Differently exposed images (e.g. individual frames of video) of the same subject matter are denoted as vectors: , , , , , , .

Each video frame is some unknown function, , of the actual
quantity of light, falling on the image sensor:
f_i = f(k_i q ( **A_i****x**+**b_i** **c_i****x**+d_i )),
where
denotes the spatial coordinates of the image,
is a single unknown scalar exposure constant, and parameters
, , , and denote the projective
coordinate transformation between successive pairs of images:
is the linear coordinate transformation
(e.g. accounts for magnification in each of the and directions and
shear in each of the and directions), is the translation in each
of these two coordinate directions, and is the projective chirp rate in
each of these two coordinate directions[3].
The additional constant makes the coordinate transformation into a group.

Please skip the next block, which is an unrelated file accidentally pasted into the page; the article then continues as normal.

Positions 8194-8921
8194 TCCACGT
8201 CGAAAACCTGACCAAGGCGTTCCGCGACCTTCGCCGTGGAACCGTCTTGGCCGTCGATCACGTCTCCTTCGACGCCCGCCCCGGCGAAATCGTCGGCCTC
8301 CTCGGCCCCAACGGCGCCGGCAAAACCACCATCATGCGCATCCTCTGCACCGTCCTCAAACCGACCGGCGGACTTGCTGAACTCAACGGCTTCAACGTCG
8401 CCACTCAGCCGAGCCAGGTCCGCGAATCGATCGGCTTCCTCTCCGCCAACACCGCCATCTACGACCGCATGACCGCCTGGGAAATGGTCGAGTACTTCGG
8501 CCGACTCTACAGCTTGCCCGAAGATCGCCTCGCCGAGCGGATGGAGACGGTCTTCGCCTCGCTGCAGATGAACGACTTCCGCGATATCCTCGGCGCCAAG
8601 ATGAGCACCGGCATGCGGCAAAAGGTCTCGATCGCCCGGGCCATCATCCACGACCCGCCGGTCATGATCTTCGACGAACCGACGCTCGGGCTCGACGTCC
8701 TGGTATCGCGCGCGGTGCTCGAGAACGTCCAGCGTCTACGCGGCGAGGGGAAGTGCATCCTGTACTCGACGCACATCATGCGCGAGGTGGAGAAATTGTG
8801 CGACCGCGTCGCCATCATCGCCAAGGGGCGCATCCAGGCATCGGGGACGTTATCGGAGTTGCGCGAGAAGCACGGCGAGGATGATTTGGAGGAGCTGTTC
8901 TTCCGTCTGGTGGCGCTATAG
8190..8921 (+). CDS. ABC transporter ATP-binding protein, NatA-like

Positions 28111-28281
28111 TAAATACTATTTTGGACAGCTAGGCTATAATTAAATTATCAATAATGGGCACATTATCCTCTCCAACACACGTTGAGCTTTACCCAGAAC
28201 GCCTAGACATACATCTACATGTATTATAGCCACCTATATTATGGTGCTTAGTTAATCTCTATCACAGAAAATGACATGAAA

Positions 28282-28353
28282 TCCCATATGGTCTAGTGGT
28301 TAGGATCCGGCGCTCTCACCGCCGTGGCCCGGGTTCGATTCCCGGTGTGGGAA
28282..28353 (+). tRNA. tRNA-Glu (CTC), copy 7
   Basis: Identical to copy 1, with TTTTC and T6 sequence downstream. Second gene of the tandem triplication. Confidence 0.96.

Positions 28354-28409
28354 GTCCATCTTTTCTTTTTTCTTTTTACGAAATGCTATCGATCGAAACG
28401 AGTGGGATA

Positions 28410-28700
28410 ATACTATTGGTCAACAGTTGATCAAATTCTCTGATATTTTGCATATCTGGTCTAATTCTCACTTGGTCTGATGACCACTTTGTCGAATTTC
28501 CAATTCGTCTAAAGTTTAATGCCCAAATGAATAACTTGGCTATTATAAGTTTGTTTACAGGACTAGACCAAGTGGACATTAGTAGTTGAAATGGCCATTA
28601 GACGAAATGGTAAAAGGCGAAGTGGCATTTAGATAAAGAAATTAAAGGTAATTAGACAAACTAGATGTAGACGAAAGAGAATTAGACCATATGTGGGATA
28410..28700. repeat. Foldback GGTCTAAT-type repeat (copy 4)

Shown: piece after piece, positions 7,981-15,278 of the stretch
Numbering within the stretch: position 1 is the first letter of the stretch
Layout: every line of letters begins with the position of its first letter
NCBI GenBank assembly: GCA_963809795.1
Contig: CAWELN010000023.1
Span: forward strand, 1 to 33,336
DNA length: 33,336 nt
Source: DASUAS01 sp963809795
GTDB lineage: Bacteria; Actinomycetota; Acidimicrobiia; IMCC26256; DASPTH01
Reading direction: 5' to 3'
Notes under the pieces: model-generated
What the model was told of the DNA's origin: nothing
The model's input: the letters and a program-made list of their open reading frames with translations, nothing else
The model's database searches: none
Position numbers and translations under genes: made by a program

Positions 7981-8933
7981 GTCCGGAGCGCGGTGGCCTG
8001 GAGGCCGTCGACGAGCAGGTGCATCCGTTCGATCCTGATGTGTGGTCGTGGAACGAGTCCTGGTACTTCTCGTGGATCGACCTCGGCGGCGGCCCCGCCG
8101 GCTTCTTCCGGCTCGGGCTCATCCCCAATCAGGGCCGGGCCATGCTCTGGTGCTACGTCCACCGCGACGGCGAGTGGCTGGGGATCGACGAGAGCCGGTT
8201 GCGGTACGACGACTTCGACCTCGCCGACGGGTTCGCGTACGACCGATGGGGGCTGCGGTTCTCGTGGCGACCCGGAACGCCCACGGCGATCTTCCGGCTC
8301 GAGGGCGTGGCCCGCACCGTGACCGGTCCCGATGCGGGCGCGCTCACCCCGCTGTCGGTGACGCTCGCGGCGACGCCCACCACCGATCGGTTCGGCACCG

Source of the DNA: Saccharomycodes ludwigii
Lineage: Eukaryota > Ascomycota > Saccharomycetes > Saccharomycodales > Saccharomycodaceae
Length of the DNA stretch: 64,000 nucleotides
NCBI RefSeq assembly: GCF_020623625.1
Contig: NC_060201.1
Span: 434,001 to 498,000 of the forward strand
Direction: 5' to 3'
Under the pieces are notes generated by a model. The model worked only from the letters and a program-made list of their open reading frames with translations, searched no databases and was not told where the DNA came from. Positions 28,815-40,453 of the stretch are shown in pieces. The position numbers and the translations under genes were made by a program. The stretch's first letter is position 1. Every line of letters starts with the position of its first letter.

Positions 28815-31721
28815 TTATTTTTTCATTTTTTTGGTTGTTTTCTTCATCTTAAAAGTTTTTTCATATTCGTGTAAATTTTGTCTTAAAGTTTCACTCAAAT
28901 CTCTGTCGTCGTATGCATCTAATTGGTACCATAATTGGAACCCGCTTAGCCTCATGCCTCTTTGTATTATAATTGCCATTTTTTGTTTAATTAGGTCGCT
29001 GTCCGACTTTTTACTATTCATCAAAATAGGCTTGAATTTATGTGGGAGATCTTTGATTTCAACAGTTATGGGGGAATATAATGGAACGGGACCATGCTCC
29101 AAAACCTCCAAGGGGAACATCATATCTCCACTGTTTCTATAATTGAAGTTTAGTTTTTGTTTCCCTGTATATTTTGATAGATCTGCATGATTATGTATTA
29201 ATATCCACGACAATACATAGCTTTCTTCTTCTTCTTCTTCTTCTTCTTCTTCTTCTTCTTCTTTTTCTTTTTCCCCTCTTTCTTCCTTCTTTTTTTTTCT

For simplicity, this coordinate transformation is assumed to be able to be independently recovered (e.g. using the methods of [3]). Therefore, without loss of generality, in this paper, it will be taken to be the identity coordinate transformation, which corresponds to the special case of images differing only in exposure.

Without loss of generality, will be called the reference exposure, and will be set to unity, and frame zero will be called the reference frame, so that . Thus we have: 1k_i f^-1 (f_i) = f^-1 (f_0), i, 0<i<I.

Taking the logarithm of both sides, F^-1 (f_i) - K_i = F^-1 (f_0), i, 0<i<I, where , and is the logarithmic inverse camera response function (e.g. a LookUp Table converting pixel values into exposure values).

Re-arranging, we have: F^-1 (f_i) - F^-1 (f_0) = K_i, i, 0<i<I. This relation suggests a way to estimate the camera response function, , from a pair of differently exposed images of the same subject matter. Before estimating the camera response function, we consider how the noise will affect the estimation.